The Council of Ministers has received an amendment bill to the nation’s investment law that is expected to open up the economy to foreign capital. Drafted by the Ethiopian Investment Commission, the bill was sent to the Council early this month.
The drafting process took around a year and was undertaken by the Investment Law Revision Task Force, a team of 17 experts. The last time the investment law was revised was in 2014, while it was legislated in 2012. The revision is expected to open up the logistics, financial and aviation sectors.
In the process of amendment, public consultation was held by the Commission to identify gaps in the investment environment and recommend ways of addressing them. A series of closed-door meetings were also held for the government, private players and development partners.
“They genuinely wanted our feedback and insights to craft robust and effective improvements to the investment laws,” said Sam Rosmarin, chief strategy officer at Komari Beverages, who participated in one of these meetings.
The draft will allow public-private partnerships in the areas of manufacturing of military weapons, international airport transport service, import and export, power distribution through the integrated national grid system and postal services with the exception of courier services.
The draft also plans to partly open logistics service provision, air transport services, inland public transport and freight transport to foreign investment. But non-national investors or businesses not based in Ethiopia must form joint ventures with local players and will have to abide by a share capital cap of 75pc.
Non-nationals will also not be able to hold more than 49pc of shares in companies engaged in advertising, audio-visual production, accounting and auditing, and mass media services. They can also now engage in capital goods leasing and management consultation.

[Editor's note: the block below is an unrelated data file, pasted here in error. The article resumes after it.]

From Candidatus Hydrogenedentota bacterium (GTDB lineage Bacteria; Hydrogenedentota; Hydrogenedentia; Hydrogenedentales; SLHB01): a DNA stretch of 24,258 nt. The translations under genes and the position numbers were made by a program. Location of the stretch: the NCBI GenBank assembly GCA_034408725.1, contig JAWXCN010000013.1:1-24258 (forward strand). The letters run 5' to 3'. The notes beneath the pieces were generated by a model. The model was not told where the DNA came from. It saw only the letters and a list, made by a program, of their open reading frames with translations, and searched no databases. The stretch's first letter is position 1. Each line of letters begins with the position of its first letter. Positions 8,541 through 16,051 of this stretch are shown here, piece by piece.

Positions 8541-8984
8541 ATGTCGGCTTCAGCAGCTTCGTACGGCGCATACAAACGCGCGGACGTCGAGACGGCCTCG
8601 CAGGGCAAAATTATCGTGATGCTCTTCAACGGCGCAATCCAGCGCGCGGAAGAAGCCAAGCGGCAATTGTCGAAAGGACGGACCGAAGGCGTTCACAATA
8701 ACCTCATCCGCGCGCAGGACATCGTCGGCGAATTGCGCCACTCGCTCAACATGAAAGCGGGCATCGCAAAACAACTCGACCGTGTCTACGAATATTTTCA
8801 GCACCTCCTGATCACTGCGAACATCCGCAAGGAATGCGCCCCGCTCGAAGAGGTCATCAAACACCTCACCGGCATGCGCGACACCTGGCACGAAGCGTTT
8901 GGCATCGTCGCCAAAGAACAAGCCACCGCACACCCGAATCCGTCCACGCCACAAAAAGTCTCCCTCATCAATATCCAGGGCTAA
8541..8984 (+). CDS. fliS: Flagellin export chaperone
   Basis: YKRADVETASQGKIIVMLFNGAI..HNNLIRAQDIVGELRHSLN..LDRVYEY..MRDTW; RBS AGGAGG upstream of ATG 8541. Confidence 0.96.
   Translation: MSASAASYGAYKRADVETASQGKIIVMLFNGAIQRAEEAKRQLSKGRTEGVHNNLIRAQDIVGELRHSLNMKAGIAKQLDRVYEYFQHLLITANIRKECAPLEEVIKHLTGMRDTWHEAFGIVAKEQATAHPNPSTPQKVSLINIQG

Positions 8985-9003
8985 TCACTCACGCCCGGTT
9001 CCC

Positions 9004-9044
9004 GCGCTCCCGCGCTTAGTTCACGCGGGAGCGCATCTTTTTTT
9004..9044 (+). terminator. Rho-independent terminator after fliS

The existing investment law will also be expected to allow the involvement of foreign investors in the financial sector, according to sources close to the case. Foreign involvement in the sector has not been allowed ever since the Dergue regime in 1974.
Although the sector was finally opened to local private players in 1994, the government continued to insist that the regulatory capacity of the National Bank of Ethiopia (NBE) was not developed enough to regulate foreign financial firms. In the event of legislation, opening up of the financial sector will signal one of the first significant economic reforms in line with the recommendations of financial institutions such as the World Bank.
Though positive about the idea of opening up the economy for foreign investment, private players believe that there is a long way to go before the investment environment can be smoothened out.